Farmers face new right of way battle
Tens of thousands of farm rights of way, which have been established by farming families over generations and handed down, are to be abolished under new legislation.
Immediate action is required by farmers to protect their entitlement to the future use of rights of way over neighbouring lands as the traditional "rights" will no longer have a standing in law, legal experts have warned.
Under the Land and Conveyancing Reform Act 2009, which has now become law, traditional rights for farmers over neighbouring lands by virtue of right of way will no longer exist unless the "right" is registered as an easement on the lands.
However, the establishment of these rights and the registration of the "right of way" on the land folio is expected to result in a raft of bitter law cases between neighbouring farmers over the coming months.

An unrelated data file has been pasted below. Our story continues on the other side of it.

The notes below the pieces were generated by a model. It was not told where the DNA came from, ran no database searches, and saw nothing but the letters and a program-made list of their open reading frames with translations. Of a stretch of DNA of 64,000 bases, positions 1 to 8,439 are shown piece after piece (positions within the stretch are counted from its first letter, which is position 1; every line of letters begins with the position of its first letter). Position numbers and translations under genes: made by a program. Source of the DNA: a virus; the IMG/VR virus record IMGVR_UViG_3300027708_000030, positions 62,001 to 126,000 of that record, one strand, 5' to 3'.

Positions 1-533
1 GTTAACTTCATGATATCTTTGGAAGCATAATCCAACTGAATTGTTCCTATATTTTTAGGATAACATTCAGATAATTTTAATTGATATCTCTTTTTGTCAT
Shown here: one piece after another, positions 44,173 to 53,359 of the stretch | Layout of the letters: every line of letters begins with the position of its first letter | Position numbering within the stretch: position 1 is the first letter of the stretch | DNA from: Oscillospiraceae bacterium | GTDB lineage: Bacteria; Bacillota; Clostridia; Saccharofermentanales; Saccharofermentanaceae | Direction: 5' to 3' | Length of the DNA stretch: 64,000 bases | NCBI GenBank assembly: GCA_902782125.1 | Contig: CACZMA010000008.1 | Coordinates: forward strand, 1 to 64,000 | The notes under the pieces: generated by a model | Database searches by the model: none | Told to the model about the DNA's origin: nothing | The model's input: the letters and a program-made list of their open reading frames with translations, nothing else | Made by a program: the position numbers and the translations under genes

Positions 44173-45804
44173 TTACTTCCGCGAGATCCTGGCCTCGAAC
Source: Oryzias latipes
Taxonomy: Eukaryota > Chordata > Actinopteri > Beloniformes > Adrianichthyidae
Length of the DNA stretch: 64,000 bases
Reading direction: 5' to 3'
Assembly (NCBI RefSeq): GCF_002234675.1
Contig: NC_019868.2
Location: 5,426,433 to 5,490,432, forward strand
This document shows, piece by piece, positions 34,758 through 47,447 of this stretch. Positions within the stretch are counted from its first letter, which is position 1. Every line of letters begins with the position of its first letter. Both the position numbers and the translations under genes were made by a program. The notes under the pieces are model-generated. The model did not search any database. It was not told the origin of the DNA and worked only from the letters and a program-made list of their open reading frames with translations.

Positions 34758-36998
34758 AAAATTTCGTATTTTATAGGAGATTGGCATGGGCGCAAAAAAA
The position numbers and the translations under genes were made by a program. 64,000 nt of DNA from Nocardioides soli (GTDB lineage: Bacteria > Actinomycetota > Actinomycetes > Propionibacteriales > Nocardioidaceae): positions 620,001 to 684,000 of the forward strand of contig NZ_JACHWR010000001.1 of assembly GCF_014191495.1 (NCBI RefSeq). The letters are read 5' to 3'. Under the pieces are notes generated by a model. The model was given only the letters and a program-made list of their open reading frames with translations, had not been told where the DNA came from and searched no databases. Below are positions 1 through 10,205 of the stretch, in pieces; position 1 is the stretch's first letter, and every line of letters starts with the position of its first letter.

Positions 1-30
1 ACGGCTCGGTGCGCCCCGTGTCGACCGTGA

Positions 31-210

Limericj solicitor Martina Murphy, practising partner in the legal firm of Murphy Boyce Solicitors, said very few farmers were aware of the implications of the legislation and the limited time left to retain their rights.
"Easements, which include rights of way, way leaves, rights to cut turf, drainage or other utilities, will be extinguished under the new Act, unless registered before November 30, 2012," she explained.
"While these rights have been virtually inextinguishable in the past under the new legislation, ancient rights of way could be lost unless formally registered.